Uyghur Labor Camps in China: Published "Xinjiang Police Files"

MEP from France: “The Chinese regime wants everyone to forget about the deported Uyghurs. That’s why it’s so important to show their faces.”

Michelle Bachelet, UN High Commissioner for Human Rights, is on a 6-day visit to China for the first time in 17 years. Xi Jinping, leader of the PRC, held talks with her via video format. Its main message:

“No one should tell China how to protect human rights, these issues cannot be politicized.”

The head of the agency will go to the northwest of the country, to Xinjiang – information about torture and murder in labor camps for Uyghur Muslims comes from there. Critics of the Chinese government fear that the program of her visit will be tightly controlled by the authorities.

Last Tuesday, “Xinjiang police files” were published, which were verified by a consortium of investigative journalists from 14 world media outlets. They were obtained as a result of a leak from the computer servers of the Chinese security forces. More than 100,000 documents show facts of violence. Thousands of photos taken in China’s top-secret mass detention system. They also contain the personal data of prisoners, the oldest of whom is 73 years old. Rafael Glucksmann, MEP for France, says:

“The Chinese regime wants everyone to forget about the deported Uighurs. That’s why it’s so important to show their faces.”

However, Beijing calls the allegations “the hoax of the century” and vehemently denies them. At the official level, everything looks decent enough – the camps are called centers for professional retraining, in which the prevention of religious extremism is carried out. Chinese Foreign Minister Wang Yi said in 2019:

“Education and learning centers in Xinjiang are schools that help people free themselves from extremism.”

Government claims that the re-education camps built in Xinjiang since 2017 are nothing more than “schools” are in stark contrast to internal police instructions, lists of guards and previously unreleased pictures of prisoners. air force.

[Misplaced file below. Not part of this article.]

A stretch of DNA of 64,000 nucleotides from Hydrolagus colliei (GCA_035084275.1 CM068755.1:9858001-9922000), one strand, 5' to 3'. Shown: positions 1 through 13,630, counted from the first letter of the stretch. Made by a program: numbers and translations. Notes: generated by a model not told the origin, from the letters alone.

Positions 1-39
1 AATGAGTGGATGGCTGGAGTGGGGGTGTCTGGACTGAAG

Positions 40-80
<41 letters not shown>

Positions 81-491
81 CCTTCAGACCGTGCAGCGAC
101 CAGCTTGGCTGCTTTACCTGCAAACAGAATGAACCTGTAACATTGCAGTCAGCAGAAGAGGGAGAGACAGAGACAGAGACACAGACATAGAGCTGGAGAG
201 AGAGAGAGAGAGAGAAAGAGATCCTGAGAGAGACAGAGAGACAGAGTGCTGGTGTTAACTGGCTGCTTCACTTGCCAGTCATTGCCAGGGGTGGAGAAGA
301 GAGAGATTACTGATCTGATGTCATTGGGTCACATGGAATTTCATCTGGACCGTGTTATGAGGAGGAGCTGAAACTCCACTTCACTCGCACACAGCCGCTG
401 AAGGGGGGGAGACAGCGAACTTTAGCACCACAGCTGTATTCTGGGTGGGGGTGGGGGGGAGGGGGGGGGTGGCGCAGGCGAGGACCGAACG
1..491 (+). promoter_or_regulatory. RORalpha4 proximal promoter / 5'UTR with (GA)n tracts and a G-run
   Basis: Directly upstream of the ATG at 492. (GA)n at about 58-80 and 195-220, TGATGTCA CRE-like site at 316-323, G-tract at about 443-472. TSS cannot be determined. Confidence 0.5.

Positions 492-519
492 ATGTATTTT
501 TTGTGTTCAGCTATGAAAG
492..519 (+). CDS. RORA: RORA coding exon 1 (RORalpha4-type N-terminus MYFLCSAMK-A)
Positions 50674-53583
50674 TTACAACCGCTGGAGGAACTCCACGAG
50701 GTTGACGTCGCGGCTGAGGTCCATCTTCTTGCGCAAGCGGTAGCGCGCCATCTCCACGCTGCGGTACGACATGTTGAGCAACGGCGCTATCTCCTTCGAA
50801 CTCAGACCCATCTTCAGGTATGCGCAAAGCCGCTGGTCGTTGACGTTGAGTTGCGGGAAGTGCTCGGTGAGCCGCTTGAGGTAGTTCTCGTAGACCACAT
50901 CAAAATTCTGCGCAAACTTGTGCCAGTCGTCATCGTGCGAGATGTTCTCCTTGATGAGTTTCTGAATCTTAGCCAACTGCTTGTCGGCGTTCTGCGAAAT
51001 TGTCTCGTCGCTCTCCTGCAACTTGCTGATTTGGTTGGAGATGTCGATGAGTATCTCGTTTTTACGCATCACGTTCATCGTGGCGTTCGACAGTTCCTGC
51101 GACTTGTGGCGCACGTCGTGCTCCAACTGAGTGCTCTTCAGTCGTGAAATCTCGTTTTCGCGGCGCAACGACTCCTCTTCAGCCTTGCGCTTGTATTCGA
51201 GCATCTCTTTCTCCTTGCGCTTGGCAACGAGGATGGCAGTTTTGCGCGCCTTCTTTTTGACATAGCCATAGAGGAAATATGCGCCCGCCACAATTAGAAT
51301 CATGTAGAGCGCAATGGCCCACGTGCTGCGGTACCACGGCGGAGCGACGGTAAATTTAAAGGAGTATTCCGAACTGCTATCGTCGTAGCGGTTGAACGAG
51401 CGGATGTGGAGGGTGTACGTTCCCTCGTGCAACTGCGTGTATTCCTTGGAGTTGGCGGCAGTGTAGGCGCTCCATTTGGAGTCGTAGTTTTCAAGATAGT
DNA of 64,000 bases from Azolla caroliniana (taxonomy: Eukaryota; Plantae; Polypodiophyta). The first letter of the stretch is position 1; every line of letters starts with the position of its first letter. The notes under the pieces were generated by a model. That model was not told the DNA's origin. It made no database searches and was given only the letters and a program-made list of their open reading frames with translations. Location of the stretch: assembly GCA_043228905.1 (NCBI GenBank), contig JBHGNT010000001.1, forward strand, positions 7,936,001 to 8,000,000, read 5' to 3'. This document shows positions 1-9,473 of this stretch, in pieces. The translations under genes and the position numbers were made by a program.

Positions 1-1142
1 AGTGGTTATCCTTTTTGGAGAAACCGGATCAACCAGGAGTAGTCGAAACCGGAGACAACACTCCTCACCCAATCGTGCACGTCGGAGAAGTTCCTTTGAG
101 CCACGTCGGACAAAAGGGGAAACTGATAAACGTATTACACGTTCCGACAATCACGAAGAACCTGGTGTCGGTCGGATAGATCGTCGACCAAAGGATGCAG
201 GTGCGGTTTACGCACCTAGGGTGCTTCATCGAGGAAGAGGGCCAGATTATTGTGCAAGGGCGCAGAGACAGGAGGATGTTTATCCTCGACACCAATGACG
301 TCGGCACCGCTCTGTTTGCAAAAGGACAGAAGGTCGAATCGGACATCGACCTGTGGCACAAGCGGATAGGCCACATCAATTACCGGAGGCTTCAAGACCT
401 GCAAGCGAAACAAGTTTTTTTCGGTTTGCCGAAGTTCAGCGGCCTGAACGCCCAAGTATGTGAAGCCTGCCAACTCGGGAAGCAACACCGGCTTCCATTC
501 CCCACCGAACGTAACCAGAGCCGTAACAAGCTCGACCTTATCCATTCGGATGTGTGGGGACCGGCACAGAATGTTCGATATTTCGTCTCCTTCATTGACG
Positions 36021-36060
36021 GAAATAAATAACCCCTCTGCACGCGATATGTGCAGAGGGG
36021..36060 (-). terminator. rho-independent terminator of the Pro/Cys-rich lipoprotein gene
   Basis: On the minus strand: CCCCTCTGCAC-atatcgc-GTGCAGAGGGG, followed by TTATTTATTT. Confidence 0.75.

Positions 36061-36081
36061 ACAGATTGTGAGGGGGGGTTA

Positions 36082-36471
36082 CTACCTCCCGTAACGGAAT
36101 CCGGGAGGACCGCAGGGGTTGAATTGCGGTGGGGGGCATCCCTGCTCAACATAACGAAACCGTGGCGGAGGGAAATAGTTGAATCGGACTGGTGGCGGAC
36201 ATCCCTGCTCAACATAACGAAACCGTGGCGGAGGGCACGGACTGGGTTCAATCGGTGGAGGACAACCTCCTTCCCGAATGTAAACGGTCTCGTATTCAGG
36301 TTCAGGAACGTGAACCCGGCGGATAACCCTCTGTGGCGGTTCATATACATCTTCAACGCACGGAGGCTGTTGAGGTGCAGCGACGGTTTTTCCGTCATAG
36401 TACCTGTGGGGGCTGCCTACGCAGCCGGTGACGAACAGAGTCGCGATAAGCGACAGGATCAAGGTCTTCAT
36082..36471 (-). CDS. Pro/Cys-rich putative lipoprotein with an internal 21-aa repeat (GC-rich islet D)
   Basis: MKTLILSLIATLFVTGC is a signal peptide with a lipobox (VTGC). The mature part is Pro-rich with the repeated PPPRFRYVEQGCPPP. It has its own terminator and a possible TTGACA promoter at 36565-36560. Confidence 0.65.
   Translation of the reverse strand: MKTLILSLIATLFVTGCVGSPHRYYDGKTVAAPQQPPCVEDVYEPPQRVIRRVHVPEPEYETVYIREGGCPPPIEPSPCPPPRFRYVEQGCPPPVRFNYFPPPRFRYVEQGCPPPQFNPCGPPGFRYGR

The documents that have been made public provide some of the strongest evidence to date of a policy directed against virtually any manifestation of Uyghur identity, culture or belief. And also the fact that the decision-making chain on these issues goes up, all the way to the Chinese leader Xi Jinping.

Tens of thousands of documents and images include secret speeches by senior officials, internal police instructions and personnel information, details of the internment of more than 20,000 Uighurs, and photographs from classified locations.

Dating of documents ends at the end of 2018. Most likely, the reason lies in the directive issued at the beginning of 2019, which tightens encryption standards. Therefore, more recent files might not be hackable.

A media consortium has reached out to the Chinese government for comment on the hacked data, with detailed questions about the evidence it contains. And received a response from the Chinese Embassy in Washington:

“Issues related to Xinjiang are essentially about countering terrorism, radicalization and separatism, not about human rights or religion. The Chinese authorities have taken “many decisive, credible and effective de-radicalization measures. Currently, social stability and harmony reign in the region, as well as economic development.”



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